Capitol Hill Hearings On Military Mental Care Could Answer Key Questions : The Two-Way Sen. Joe Lieberman on Sunday said he wants to look at the question of whether alleged Ft. Hood shooter, Army Major Nidal Hasan, gave off any warning signs, missed by the Army, that he had extremist Islamist views that might make him capable of com...
NPR logo Capitol Hill Hearings On Military Mental Care Could Answer Key Questions

Capitol Hill Hearings On Military Mental Care Could Answer Key Questions

Sen. Joe Lieberman on Sunday said he wants to look at the question of whether alleged Ft. Hood shooter, Army Major Nidal Hasan, gave off any warning signs, missed by the Army, that he had extremist Islamist views that made him capable of committing what the senator said is possibly an act of terrorism. The senator said he will conduct a hearing on the question.

That's an interesting line of inquiry. But as I wrote Friday, a question that likely has more relevance to the thousands of military patients suffering from post traumatic stress disorder, and their families, has to do with why Hasan was allowed to treat patients when his behavior had deeply disturbed colleagues at Walter Reed Army Medical Center in Washington, D.C.

A congressional hearing on this question and the larger issue of quality control in the provision of military mental health could go a long way towards answering some important questions now have a spotlight hon them after last week's shootings.

For instance, according to a Washington Post story over the weekend, it appears the demand for competent and compassionate mental health professionals in the military is great, but the supply isn't.

An excerpt:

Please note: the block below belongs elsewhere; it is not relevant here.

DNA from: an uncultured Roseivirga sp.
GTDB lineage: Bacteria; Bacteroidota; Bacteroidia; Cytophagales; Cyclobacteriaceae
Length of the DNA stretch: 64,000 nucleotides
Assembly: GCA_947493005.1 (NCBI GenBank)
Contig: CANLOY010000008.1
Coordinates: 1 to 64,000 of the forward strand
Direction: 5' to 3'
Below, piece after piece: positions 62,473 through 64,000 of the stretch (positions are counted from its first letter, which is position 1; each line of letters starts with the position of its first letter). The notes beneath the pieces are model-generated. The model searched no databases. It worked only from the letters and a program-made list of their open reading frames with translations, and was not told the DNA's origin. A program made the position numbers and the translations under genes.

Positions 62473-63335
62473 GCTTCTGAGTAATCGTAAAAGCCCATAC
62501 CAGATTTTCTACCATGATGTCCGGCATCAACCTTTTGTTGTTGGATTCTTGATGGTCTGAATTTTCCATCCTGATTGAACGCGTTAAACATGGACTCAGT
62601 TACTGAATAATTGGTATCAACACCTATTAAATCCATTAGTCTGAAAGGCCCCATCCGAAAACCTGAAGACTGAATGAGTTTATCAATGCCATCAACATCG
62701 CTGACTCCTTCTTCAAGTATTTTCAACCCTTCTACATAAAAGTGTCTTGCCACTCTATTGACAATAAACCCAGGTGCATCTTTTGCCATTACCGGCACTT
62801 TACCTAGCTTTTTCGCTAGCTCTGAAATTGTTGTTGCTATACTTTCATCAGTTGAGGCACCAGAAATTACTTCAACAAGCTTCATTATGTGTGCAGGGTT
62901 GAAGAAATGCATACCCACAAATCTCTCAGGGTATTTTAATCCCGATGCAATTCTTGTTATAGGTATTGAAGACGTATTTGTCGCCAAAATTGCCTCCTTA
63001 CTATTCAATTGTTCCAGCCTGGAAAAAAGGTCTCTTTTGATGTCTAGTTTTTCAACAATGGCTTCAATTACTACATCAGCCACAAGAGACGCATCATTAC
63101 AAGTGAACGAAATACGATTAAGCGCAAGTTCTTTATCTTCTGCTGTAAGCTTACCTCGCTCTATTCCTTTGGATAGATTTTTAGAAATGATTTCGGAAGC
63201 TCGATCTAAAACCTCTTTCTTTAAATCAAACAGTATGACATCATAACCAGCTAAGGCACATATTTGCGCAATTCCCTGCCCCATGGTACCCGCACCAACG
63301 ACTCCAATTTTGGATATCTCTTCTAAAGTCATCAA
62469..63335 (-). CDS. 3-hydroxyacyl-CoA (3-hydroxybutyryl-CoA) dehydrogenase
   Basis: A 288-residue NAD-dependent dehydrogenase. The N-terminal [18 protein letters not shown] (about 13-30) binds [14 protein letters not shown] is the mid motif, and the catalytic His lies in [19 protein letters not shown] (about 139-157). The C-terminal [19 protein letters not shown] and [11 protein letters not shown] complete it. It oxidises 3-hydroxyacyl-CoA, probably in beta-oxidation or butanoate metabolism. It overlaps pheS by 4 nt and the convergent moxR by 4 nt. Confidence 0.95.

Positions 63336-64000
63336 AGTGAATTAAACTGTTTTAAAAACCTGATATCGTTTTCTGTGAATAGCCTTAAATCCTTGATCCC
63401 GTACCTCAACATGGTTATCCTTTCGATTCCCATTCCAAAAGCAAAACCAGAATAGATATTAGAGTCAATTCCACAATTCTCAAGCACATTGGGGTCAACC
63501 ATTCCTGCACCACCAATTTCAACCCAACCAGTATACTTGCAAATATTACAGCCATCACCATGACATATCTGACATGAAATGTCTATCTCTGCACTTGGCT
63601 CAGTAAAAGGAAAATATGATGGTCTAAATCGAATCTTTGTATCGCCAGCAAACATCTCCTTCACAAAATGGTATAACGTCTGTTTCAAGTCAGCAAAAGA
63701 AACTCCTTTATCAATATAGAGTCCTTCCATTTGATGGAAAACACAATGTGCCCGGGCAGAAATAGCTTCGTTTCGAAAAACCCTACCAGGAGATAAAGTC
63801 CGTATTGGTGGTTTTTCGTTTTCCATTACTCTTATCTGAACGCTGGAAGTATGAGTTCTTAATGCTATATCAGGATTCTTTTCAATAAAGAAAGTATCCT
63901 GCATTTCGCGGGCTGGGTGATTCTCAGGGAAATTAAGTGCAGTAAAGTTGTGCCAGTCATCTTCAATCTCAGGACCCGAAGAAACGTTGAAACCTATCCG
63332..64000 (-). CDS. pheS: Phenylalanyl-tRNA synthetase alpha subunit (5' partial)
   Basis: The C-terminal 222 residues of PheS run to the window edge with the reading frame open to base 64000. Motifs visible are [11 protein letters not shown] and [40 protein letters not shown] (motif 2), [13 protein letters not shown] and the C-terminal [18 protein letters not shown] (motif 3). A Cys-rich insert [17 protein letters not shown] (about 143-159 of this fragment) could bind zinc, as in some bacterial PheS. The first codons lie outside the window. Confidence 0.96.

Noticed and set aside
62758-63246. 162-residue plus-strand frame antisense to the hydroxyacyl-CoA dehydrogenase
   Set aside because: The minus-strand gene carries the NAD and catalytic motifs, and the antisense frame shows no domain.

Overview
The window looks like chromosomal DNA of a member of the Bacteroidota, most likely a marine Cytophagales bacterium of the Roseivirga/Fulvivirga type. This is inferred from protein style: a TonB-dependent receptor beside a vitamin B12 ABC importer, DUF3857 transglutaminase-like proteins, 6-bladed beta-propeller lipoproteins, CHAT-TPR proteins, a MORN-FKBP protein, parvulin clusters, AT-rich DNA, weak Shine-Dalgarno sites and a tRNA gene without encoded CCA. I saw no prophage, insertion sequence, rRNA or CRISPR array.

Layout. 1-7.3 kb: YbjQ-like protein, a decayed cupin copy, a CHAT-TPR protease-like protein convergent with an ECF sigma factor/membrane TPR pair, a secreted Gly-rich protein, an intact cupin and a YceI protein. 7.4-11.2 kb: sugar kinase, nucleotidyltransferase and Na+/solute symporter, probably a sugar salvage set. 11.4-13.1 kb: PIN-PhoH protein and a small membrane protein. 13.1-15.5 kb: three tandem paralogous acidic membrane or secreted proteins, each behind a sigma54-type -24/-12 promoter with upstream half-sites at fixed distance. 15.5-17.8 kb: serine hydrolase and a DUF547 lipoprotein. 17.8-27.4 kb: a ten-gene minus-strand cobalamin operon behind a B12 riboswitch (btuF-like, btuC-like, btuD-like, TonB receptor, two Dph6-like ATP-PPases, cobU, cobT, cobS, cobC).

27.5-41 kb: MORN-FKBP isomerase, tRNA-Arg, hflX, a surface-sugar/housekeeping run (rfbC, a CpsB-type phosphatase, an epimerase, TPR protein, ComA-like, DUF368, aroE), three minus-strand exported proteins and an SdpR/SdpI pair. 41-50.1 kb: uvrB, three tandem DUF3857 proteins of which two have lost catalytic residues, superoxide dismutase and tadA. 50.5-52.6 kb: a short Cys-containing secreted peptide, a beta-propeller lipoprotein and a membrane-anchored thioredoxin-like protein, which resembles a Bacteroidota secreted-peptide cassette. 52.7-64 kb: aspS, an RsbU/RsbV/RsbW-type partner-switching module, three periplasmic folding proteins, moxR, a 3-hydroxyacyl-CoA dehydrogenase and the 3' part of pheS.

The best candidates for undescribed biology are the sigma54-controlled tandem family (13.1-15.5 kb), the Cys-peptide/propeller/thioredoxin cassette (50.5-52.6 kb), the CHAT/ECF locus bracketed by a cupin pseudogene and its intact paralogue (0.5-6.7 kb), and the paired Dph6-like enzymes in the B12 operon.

Since the shooting, officials have been looking for warning signs in Hasan's career that could have tipped them off to his potential to carry out the attack. Some of his Walter Reed colleagues said patients complained that Hasan seemed uncomfortable talking about soldiers' emotional needs and was himself a loner. He was also not very productive but was gentle in nature and showed no signs of potential for violence, they said.

A former Walter Reed social worker, Joe Wilson, said problems in the mental-health department were usually not discussed openly. "Of course you miss the red flags, you can't talk openly about mental health," Wilson said. "You complain about it to each other, but not to anyone else." The opinion was shared by another mental-health worker who asked not to be named.

Switching a soldier who is unhappy with his psychiatrist to another doctor can backfire and delay the medical board process that determines whether the soldier remains in the service. "It's a complete disincentive to complain" about any particular health-care provider, Wilson said.

At Walter Reed, some soldiers and health-care professionals complain that there are not enough mental-health providers, and senior Army officials have acknowledged that finding enough people to work with the military is a persistent problem. They say patients diagnosed with PTSD and other war-related emotional problems are far too likely to be treated with sleeping aids and mood-altering medications. Many still go without regular one-on-one therapy or meaningful group sessions.

The wife of an amputee soldier recovering at Walter Reed with traumatic brain injury and PTSD said that mental-health services are so uncoordinated and ineffective that the couple decided to pay for private psychotherapy sessions with a civilian provider at $130 an hour.

The couple sought private treatment elsewhere after spending a few minutes with a Walter Reed psychiatrist, who then referred the soldier to a social worker for treatment.

"It was a joke," said the wife, who asked not be identified because her husband, a sergeant, is still recovering at Walter Reed. "She was a lovely person, but we have a serious problem here and she just didn't get it . . . She essentially directed me to a Web site."